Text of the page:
Internet of Things Security
Security presents a major challenge for IoT. Sensors on devices and other “connected things” may collect extremely sensitive data. The number of collection points and what people say or do near a device for example. Keeping that information secure is vital. More focus needs to be placed on security basics for IoT encrypting data in transit and at where it is stored.
Flaws in software — even old and well-used code — are discovered on a regular basis, but many IoT devices lack the capability to be patched. Hackers are now actively targeting IoT devices such as routers and webcams because their lack of security makes them easy to compromise and roll into giant botnets.
Flaws in “smart-home” devices like thermostats, cameras, refrigerators, ovens, and dishwashers leave them open to hackers. Researchers found 100,000 webcams that could be hacked with ease. Some internet-connected smartwatches have been found to contain security vulnerabilities that allow hackers to track the wearer’s location, eavesdrop on conversations, or even communicate with the user.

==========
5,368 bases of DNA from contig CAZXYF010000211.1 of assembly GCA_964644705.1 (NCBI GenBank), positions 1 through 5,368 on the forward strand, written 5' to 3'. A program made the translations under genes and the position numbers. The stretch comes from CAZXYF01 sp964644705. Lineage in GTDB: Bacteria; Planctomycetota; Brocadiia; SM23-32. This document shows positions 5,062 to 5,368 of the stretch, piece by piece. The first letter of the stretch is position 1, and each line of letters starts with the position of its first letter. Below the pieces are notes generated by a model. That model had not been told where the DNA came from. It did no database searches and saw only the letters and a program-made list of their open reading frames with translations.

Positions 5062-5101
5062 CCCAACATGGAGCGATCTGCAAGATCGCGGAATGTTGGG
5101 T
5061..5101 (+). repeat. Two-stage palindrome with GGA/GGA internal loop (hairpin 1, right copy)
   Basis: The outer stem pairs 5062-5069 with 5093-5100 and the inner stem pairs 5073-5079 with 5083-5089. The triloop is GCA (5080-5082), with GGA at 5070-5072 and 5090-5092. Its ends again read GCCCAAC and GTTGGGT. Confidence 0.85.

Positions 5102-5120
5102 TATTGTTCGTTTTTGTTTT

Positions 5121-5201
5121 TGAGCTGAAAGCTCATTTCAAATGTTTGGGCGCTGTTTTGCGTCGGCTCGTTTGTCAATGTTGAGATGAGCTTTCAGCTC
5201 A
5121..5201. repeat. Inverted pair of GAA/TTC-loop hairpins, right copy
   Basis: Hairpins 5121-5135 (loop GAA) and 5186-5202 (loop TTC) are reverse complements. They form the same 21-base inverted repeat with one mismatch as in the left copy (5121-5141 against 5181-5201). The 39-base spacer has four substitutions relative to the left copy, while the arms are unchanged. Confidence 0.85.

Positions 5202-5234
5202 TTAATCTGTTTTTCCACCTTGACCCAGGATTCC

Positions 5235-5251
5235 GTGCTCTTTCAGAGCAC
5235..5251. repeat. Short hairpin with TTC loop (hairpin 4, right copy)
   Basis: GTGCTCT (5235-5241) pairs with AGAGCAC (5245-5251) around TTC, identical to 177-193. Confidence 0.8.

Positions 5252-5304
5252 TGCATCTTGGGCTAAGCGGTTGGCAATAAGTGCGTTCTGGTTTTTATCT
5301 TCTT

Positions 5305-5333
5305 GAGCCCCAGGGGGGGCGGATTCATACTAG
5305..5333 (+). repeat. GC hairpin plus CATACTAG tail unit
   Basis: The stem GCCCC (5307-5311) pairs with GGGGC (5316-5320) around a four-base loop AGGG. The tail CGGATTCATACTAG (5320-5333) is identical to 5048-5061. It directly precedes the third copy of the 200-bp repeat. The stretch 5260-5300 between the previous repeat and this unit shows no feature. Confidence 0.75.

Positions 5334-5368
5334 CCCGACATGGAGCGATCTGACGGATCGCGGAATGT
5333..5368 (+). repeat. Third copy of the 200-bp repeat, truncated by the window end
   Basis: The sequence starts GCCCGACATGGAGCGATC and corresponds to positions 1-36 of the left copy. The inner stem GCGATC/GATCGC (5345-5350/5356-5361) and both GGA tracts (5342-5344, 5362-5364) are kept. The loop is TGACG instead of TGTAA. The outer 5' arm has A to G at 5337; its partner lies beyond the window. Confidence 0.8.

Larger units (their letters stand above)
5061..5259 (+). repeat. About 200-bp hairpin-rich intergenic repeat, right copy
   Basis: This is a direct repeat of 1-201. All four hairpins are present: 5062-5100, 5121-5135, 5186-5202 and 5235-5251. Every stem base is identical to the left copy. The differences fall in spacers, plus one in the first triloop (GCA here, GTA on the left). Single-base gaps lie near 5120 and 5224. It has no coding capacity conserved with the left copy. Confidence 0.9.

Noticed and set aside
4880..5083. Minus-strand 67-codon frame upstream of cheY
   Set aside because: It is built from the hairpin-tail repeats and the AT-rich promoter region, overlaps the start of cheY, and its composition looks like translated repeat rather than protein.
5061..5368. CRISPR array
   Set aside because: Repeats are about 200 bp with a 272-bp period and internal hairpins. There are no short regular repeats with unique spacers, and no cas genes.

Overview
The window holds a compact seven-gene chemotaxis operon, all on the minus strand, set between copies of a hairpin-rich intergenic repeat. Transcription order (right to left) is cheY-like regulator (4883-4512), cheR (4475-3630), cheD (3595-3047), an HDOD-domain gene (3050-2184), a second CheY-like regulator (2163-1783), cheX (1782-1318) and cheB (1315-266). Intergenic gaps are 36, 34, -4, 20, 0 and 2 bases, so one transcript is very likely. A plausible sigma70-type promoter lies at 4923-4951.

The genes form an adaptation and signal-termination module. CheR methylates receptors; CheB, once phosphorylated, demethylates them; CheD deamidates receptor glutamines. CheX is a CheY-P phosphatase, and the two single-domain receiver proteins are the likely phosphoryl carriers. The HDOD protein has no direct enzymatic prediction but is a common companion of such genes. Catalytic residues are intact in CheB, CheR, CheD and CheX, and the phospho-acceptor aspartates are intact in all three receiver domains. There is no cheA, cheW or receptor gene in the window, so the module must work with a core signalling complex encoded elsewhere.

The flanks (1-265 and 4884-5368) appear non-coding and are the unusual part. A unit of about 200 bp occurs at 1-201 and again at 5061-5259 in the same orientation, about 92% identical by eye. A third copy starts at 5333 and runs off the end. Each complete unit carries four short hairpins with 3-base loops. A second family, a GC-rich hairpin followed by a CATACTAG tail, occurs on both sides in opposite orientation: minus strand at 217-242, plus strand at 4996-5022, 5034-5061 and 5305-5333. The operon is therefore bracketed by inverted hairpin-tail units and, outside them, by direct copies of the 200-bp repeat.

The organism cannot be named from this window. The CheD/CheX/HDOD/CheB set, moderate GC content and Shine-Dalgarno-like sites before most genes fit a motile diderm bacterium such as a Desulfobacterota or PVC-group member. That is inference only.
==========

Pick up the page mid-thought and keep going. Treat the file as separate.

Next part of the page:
IoT bridges the gap between the digital world and the physical world, which means that hacking into devices can have dangerous real-world consequences. Hacking into the sensors controlling the temperature in a power station could trick the operators into making a catastrophic decision; taking control of a driverless car could also end in disaster.
Who will reap these benefits? There are three major entities that will use IoT ecosystems: consumers, governments, and businesses. For more detail, see the Industries Affected by IoT.